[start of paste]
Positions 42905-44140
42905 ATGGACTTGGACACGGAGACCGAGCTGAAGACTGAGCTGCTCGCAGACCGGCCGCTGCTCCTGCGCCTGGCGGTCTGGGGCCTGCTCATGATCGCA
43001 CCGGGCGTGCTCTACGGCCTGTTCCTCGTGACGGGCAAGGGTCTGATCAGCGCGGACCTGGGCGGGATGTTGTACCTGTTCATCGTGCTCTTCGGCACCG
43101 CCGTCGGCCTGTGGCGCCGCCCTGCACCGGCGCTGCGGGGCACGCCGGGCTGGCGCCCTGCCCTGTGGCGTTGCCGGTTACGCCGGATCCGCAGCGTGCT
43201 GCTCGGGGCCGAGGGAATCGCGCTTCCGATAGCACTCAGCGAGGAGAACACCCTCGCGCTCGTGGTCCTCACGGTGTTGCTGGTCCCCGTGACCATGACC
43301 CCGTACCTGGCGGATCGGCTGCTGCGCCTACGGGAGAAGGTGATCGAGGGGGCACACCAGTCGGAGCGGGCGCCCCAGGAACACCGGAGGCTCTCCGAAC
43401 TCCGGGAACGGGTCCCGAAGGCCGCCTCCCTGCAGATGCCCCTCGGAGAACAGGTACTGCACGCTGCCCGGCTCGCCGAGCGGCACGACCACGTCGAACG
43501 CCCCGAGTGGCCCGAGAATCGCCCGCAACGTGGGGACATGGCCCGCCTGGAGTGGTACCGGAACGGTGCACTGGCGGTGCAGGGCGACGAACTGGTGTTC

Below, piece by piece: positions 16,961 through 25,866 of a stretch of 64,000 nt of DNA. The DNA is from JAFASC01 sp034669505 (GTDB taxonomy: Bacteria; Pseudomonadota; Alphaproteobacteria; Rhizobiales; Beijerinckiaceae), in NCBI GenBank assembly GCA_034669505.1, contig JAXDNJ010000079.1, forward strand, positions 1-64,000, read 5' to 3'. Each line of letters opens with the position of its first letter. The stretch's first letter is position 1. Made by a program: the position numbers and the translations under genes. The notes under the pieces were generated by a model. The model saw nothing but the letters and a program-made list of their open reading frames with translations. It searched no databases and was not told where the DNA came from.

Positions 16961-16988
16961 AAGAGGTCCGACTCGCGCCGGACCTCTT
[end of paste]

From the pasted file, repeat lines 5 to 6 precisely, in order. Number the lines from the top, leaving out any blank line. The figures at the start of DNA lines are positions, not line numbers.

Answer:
43201 GCTCGGGGCCGAGGGAATCGCGCTTCCGATAGCACTCAGCGAGGAGAACACCCTCGCGCTCGTGGTCCTCACGGTGTTGCTGGTCCCCGTGACCATGACC
43301 CCGTACCTGGCGGATCGGCTGCTGCGCCTACGGGAGAAGGTGATCGAGGGGGCACACCAGTCGGAGCGGGCGCCCCAGGAACACCGGAGGCTCTCCGAAC